What we’ve heard said about men may also strike us as immensely unfair, as though our entire gender was being tarred by a few jerks. It is unfair, but that’s not the conversation that women were having with #YesAllwomen. They were talking about how unfair it is that half of the world’s population has spent every day fearing for their safety on account of their gender. Yes, it is true that #NotAllMen hate women and that any one of us might be the nicest guy that anyone could ever meet, but that doesn’t make these women’s personal experiences untrue. Misogyny is unfair to all of us, albeit in very different ways depending on our privilege, as these stories have shown.
To be fair, many men stepped forward this week to counter #NotAllMen and to support #YesAllWomen. Many men listened, accepted the troubling stories they heard, and came to terms with their inability to ever fully understand women’s experiences. Unfortunately, that is where the story seems to have ended. Throwing your hands up in disgust at the violence women regularly endure is akin to calling this a women’s issue that we men are helpless to do anything about. If men hold privilege, and women are regularly suffering violence enacted by some who hold that privilege, then we men are the ones most well-suited to actually do something about it. Which is worse: perpetuating violence out of ignorance or recognizing it among our fellow men and deciding it’s not our job to do anything about it?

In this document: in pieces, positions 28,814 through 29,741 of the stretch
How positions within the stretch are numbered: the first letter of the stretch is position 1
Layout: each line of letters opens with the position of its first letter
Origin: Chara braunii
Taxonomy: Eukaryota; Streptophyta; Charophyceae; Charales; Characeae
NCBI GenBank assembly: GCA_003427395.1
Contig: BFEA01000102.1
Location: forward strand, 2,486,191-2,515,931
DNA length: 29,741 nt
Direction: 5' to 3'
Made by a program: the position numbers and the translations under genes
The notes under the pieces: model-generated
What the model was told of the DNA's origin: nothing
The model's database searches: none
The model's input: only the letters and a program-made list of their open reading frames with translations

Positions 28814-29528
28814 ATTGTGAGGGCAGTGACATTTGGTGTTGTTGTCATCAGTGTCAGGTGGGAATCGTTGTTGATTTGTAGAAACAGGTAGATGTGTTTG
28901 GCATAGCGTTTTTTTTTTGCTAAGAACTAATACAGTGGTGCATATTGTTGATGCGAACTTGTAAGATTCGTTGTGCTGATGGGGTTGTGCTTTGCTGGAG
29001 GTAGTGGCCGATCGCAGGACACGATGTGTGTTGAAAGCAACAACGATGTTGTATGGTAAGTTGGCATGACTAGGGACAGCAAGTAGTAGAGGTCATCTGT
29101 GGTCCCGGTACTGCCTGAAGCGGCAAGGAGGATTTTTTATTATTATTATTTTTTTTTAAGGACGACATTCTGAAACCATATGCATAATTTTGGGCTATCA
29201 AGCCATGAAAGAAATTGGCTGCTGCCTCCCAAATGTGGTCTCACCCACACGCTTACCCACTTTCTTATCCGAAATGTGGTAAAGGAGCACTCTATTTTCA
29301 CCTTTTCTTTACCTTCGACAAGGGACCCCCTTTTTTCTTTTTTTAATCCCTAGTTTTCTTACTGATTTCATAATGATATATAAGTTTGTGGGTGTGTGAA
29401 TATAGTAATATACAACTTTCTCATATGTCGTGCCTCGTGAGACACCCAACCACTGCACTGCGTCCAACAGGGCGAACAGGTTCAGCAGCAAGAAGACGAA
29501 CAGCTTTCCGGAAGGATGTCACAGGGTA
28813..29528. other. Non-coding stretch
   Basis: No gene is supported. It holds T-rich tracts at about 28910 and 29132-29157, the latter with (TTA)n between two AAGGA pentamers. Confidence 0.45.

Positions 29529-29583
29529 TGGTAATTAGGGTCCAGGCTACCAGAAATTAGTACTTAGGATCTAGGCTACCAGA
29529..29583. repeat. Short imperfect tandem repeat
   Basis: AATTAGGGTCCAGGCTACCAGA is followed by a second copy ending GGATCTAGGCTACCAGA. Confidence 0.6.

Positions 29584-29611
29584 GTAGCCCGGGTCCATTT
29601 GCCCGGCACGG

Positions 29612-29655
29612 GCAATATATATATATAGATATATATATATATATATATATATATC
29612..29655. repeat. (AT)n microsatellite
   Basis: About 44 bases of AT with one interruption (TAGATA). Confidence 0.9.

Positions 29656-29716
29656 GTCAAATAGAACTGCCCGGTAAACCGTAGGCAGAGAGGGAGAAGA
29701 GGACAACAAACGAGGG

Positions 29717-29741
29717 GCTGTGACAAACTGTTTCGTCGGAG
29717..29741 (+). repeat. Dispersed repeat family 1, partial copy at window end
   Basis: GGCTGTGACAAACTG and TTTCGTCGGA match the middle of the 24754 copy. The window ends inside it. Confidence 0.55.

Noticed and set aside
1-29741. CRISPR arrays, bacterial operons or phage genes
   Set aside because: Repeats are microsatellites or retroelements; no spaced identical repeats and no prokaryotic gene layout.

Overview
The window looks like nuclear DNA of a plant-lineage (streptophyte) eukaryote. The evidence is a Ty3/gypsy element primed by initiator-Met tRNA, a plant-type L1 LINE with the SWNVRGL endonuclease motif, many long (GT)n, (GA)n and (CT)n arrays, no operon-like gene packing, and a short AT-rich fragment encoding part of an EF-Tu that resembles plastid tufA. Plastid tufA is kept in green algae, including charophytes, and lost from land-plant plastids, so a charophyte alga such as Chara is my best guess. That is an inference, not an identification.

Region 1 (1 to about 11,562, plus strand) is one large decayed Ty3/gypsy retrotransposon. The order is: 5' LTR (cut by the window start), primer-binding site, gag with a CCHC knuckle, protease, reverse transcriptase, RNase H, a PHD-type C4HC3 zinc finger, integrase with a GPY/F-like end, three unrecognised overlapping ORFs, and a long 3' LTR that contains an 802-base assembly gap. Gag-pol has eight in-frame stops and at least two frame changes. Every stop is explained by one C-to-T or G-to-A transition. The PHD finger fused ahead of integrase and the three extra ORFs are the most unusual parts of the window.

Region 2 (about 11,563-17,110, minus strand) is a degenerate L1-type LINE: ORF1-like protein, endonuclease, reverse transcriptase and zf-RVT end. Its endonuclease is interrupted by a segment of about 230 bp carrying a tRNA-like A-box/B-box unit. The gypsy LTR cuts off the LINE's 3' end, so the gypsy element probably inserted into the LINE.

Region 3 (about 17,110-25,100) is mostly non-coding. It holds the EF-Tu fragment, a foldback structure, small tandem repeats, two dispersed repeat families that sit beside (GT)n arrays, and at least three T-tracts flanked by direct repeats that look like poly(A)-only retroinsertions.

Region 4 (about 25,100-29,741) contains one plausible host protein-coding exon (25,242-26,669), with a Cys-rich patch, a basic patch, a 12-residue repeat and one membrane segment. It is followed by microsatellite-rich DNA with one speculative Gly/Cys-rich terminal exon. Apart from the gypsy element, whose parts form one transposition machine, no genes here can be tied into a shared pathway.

Because of our privilege, men’s voices tend to carry greater authority in the ears of other men than women’s do. We can start constructively using our privilege by repeatedly being the voice of resistance to all forms of misogyny among other men, from our friends and family to acquaintances and strangers. We may fear the awkwardness or the social risk of checking other men. Up to now, we may have been content to let women take on that risk whenever men’s actions made them uncomfortable. Just as we should not stop at simply listening to women’s concerns, we have to own our role in creating an environment free of harassment and degradation of women. Calling out other men is our job, too.
If we intend to call out other men for their actions, we need to take up the even more difficult task of holding ourselves accountable for our own. Let’s start with the obvious: The vast majority of us don’t want to be a creep, a harasser, or a rapist. We’re horrified of the idea. That’s why we had that #NotAllMen knee-jerk reaction in the first place. But violence is less obvious when it sneaks into our actions more quietly. It may be there in our expectations around appropriate boundaries between casual conversations and flirting. It may be there in our assumptions about others’ abilities in a task before we’ve ever examined their qualifications. It may be there in the way we unintentionally hold eye contact in public. These relatively tiny, every-day acts, called microaggressions, communicate great amounts of power even without our directly intending them to do so.